In a recent article in The Chronicle of Higher Education, I made a case to my colleagues in the STEM fields that we need to stand up for the arts and humanities. It’s not that I think those colleagues do not value the arts and humanities; on the contrary, I know that the vast majority of them do. Indeed, most of the scientists and mathematicians of my acquaintance are themselves well-educated in the humanities and understand the importance of those disciplines to placing our own within the broader context of human experience. But we need to do more than just understand. We need to speak up.
The line between the sciences and the humanities is blurry at best, and allowing short-sighted politicians to starve the humanities in the name of fiscal responsibility is dangerous to us as well as to them. The habits of mind we seek to develop in students – intellectual curiosity, thoughtful analysis, an ability to withhold judgment – must be developed from many angles to be maximally effective. Put another way, our students need to study the humanities in order to achieve the level of intellectual maturity necessary to succeed in STEM (or, for that matter, anything else). Beyond that, the humanities frame our understanding of the world and grant us access to experiences we have never had ourselves – a critical thing for scientists, surely. Indeed, it is difficult to imagine the trajectory of science over the last 150 years without the influence of Jules Verne, to name one notable example. At least as important are the ethical questions raised by the likes of Mary Shelley, H. G. Wells, and George Orwell. Ideally, an understanding of historical context informs our cultural conversation about such questions; when no such understanding exists, the conversation suffers or even dies.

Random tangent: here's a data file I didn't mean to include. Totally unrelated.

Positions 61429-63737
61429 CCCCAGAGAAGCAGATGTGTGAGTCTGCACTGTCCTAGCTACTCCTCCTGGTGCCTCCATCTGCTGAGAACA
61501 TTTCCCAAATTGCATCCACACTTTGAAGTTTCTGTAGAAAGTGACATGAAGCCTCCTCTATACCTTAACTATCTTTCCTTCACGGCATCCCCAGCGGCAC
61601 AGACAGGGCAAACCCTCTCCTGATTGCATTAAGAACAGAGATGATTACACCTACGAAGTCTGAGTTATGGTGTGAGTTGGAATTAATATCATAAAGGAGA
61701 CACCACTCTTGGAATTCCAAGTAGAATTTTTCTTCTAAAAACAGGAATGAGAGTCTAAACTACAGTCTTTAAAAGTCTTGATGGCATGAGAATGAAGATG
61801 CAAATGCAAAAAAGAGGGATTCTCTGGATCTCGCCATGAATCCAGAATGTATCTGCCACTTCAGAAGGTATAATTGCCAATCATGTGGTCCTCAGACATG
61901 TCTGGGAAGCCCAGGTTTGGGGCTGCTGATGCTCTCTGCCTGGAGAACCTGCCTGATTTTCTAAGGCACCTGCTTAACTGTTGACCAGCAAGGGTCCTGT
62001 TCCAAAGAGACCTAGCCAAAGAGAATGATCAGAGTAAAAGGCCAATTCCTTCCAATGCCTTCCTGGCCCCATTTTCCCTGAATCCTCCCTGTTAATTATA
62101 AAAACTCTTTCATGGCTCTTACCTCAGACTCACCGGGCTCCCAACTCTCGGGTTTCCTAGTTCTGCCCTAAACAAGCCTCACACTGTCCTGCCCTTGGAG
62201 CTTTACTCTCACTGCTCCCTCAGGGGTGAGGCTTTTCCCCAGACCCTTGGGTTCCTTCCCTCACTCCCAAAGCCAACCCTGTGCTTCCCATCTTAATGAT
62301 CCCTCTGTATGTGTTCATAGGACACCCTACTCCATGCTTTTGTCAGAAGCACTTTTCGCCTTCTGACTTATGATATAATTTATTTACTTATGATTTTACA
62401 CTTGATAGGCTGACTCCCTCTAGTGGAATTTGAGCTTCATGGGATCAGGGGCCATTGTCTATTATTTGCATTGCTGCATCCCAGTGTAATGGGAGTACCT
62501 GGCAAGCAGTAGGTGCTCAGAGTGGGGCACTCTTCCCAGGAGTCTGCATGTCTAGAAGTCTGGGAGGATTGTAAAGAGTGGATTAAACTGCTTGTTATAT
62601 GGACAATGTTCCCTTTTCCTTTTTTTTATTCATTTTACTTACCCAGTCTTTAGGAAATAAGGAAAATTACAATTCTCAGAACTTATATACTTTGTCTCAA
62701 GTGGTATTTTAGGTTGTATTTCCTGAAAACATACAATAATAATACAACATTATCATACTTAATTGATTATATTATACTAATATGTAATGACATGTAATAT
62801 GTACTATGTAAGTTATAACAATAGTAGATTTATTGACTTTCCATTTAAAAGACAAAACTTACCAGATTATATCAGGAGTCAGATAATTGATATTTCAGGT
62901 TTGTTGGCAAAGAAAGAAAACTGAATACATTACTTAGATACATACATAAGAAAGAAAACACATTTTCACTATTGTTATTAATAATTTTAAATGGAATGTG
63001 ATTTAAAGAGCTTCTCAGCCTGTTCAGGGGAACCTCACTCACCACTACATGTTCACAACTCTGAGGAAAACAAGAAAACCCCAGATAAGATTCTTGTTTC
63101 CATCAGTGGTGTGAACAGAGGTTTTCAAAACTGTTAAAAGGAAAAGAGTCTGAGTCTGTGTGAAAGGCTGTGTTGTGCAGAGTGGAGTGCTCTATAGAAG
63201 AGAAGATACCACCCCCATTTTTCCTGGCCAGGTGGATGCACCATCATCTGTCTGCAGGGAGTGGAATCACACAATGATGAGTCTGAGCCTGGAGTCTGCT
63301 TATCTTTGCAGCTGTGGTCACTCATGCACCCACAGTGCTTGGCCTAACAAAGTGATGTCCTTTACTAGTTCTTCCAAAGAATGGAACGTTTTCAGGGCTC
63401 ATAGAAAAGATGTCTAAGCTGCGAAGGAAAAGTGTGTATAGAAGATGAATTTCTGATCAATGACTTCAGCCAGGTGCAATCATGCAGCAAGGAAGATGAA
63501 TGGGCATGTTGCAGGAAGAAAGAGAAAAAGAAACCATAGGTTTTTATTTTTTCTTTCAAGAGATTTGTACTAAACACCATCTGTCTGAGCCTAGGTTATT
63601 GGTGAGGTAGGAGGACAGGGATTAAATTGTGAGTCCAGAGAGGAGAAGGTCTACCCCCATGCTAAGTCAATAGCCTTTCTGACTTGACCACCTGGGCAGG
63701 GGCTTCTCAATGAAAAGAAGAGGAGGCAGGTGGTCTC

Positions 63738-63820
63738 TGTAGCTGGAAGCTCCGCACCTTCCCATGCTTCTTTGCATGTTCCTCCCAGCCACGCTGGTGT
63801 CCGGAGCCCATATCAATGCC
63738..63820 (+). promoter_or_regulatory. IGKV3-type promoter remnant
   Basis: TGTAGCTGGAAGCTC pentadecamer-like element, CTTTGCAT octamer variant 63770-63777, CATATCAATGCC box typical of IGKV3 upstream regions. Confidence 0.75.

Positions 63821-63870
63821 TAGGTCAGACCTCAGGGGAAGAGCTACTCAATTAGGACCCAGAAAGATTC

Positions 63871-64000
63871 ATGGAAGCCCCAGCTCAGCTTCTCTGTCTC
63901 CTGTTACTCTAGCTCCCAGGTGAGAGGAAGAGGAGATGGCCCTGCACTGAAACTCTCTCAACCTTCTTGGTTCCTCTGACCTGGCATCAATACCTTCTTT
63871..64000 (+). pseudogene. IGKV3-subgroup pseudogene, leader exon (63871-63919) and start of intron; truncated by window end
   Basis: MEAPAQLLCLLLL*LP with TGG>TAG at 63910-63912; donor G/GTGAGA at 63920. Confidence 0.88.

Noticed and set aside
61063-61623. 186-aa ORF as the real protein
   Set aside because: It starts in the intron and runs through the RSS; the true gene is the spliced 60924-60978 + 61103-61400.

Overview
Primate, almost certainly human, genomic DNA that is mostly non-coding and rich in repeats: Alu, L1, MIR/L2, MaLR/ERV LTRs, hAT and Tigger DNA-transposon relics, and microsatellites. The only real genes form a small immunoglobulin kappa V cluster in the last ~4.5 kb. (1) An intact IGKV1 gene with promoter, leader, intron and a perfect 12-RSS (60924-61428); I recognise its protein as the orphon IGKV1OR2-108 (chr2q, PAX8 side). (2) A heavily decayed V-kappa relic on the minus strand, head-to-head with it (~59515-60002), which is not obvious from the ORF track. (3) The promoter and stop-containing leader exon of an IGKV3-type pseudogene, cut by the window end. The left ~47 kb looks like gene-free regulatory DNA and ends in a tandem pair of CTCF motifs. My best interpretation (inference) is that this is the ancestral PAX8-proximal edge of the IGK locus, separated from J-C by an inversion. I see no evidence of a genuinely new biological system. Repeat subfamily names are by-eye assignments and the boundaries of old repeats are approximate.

Decades of research have shown a positive correlation between arts education and learning in STEM fields. Generations of worried STEM faculty have warned of the dangers of over-specialization. Of course, their influence on the sciences is not the only reason to support the arts and humanities; far from it. But the damage to STEM education that would be, and is being, caused by cuts to arts and humanities programs cannot be ignored. My plea to my STEM colleagues is, therefore, exactly that: stop ignoring it. Speak up.